Roar, Roen and Mastermind Japan form some kind of holy trinity of luxury Japanese street fashion – they all charge a premium price tag, all have very similar logos and have all taken the leap to exhibit in Paris and from there to the world. The designers themselves are all focused on a form of mutual benefit and regularly collaborate, rarely compete and can usually be found stocked in the same shops, indeed, Mastermind Japan was something of a guru to Roar and advised him on how best to market his brand. The point I am driving at here is that these brands are all very similar in business strategy and while Mastermind is by far the most expensive (10000000 yen jacket anyone?), Roen is the most influential and Roar is arguably the most iconic – they all occupy a similar place in Japanese fashion.
With that said, I thought I would give a bit of an introduction to this brand and see if I can’t demystify it for the uninitiated.
My first memories of the brand are probably from around 2005 when rhinestones and bling could not have been more in vogue and I had just started at university in Tokyo. At that point a Swarovski vest coming in at 40000 yen was well out of my means (and probably should always be), but there was an effortless glamour about the brand. I would slink off and buy a 2000 yen homage to the above, and would always respect those who I clocked wearing the real thing.
Needless to say this kind of rhinestone excess swept 109-2 and by 2010 tastes had shifted away – but Roar has always remained the same and I think that is the genius of the brand. They have always stuck to their guns(!) and managed to imbue the brand with a hint of iconography.
Continue reading for an avalanche of pictures and a look at their collaborations and motif(s).
Now the reason that little ol’ “s” is sitting in brackets is because when it comes to motifs in Roar there is but one – the crossed “Peace Maker” guns. This has gone on to represent the brand as Roen and Mastermind do with their skull and crossbones, and Roar’s represent a call to peace as well as looking damn cool.
Fashion wise they have stuck to a very casual look largely unaffected by trends, but they do manage a couple of nice little touches to those looks and they do do them as well as anyone ever has.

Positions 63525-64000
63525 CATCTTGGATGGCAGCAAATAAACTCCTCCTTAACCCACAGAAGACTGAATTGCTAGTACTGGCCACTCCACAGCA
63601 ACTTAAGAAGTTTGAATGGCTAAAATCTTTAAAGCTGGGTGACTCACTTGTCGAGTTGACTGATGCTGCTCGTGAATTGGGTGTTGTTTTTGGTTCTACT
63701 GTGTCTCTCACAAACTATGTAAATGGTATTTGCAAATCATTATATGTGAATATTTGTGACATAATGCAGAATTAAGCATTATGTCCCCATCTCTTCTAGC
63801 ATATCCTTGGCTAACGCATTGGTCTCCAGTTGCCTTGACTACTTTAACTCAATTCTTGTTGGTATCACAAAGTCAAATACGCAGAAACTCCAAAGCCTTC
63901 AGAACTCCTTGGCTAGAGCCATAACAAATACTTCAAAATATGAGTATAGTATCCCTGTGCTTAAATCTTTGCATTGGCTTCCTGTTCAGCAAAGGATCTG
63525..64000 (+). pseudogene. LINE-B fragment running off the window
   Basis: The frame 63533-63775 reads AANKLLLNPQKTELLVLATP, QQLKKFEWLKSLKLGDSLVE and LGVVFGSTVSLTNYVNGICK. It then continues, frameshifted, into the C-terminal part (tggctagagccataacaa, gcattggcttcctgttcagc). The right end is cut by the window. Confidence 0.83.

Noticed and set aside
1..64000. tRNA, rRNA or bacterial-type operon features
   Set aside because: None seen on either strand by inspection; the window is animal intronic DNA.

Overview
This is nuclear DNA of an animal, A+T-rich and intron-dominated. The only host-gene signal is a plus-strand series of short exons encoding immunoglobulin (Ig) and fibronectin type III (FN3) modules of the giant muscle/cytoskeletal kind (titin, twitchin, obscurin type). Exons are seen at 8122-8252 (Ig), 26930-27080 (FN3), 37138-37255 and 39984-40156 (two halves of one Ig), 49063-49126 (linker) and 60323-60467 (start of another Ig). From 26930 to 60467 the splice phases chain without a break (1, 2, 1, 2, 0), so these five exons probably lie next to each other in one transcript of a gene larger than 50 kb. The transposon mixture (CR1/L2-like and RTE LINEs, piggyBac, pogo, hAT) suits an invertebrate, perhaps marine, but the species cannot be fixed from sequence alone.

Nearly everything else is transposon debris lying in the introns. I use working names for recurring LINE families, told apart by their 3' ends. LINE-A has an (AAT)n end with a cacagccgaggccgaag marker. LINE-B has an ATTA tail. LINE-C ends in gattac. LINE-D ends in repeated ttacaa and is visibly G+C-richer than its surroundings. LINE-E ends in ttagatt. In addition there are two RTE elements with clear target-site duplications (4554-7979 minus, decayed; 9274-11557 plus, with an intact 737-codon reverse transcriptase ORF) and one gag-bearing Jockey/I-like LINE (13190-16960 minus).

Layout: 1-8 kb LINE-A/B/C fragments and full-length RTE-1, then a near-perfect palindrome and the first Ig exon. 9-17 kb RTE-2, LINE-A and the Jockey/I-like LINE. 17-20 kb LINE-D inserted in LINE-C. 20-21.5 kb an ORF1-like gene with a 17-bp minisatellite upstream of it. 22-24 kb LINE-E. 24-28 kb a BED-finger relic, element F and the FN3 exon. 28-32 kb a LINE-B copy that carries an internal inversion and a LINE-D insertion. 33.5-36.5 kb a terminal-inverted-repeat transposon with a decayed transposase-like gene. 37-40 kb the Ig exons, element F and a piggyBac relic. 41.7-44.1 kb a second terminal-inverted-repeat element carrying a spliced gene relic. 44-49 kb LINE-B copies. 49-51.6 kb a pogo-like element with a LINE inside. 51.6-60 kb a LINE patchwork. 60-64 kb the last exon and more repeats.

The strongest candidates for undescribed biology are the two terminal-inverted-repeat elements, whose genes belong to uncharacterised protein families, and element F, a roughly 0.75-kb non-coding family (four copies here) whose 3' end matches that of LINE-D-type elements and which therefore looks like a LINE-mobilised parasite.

In this look I do like the understated patchwork arms alongside the guns (which you are going to see an awful lot more of…)
Again a nice take on a classic shape (and see if you can spot the guns on this one)
Again nice and self contained (the guns are on the back of these)
Classic American Casual – you can’t really go wrong here, the colour is perfect and the design proven.
A look at their jeans from the back – made in Japan and as high quality as you could ask for.
And straight into one of their best t-shirts I have seen them do. Admittedly 100000 yen is pretty hardcore, but there is an awful lot of work in this. My only problem is that most of the 109-2 lot have done a version for 5000-8000 – but you know with Roar that value for money is not something that comes into their brand identity!
At first glance I thought there was no guns in this one, but look closer….
Really like the shaped rhinestones on this one – really over the top and very cool.
And now we can head into the meat of the brand – namely that having established the iconic gun motif they can then collaborate with other brands with absolute ease. Here they help pimp out an awesome belt with some slightly native touches.
This is what happens when Roen and Roar collide – love it!
Dr Martins and Roar.
Nemesis and Roar.
299 and Roar.
Oh yes – 299 is a dog clothing brand! The breed of the dog really tells you who this is aimed at.
As I have been alluding to Roar is the quintessentially iconic brand. Their brand is their logo – the logo is the brand. That is no bad thing (not only is it a good logo) but what it alludes to is equally cool. It is instantly recognisable to those in the know and alongside the classic american casual makes for a brand that is pretty timeless.
It is an interesting concept and one that represents a large part of the industry of Japanese fashion. It may not be one that I necessarily buy into these days but it does work and most importantly makes for very cool clothes, who am I to complain?